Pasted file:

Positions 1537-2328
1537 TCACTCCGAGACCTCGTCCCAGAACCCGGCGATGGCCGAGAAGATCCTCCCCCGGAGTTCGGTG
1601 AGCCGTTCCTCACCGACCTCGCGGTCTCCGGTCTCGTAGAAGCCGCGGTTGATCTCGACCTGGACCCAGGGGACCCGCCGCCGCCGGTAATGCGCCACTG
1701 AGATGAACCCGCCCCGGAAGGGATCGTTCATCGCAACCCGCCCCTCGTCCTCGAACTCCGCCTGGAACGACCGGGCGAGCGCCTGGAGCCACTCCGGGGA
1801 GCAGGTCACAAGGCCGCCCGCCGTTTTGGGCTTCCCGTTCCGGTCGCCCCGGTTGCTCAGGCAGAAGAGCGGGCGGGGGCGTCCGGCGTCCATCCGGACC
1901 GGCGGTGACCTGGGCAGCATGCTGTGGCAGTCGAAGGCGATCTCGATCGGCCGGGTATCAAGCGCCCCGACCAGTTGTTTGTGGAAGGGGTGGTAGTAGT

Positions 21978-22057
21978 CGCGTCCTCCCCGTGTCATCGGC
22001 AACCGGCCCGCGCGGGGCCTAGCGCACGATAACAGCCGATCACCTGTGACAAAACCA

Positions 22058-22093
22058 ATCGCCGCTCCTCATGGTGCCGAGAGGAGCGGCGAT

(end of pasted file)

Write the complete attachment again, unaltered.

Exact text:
Positions 1537-2328
1537 TCACTCCGAGACCTCGTCCCAGAACCCGGCGATGGCCGAGAAGATCCTCCCCCGGAGTTCGGTG
1601 AGCCGTTCCTCACCGACCTCGCGGTCTCCGGTCTCGTAGAAGCCGCGGTTGATCTCGACCTGGACCCAGGGGACCCGCCGCCGCCGGTAATGCGCCACTG
1701 AGATGAACCCGCCCCGGAAGGGATCGTTCATCGCAACCCGCCCCTCGTCCTCGAACTCCGCCTGGAACGACCGGGCGAGCGCCTGGAGCCACTCCGGGGA
1801 GCAGGTCACAAGGCCGCCCGCCGTTTTGGGCTTCCCGTTCCGGTCGCCCCGGTTGCTCAGGCAGAAGAGCGGGCGGGGGCGTCCGGCGTCCATCCGGACC
1901 GGCGGTGACCTGGGCAGCATGCTGTGGCAGTCGAAGGCGATCTCGATCGGCCGGGTATCAAGCGCCCCGACCAGTTGTTTGTGGAAGGGGTGGTAGTAGT

Positions 21978-22057
21978 CGCGTCCTCCCCGTGTCATCGGC
22001 AACCGGCCCGCGCGGGGCCTAGCGCACGATAACAGCCGATCACCTGTGACAAAACCA

Positions 22058-22093
22058 ATCGCCGCTCCTCATGGTGCCGAGAGGAGCGGCGAT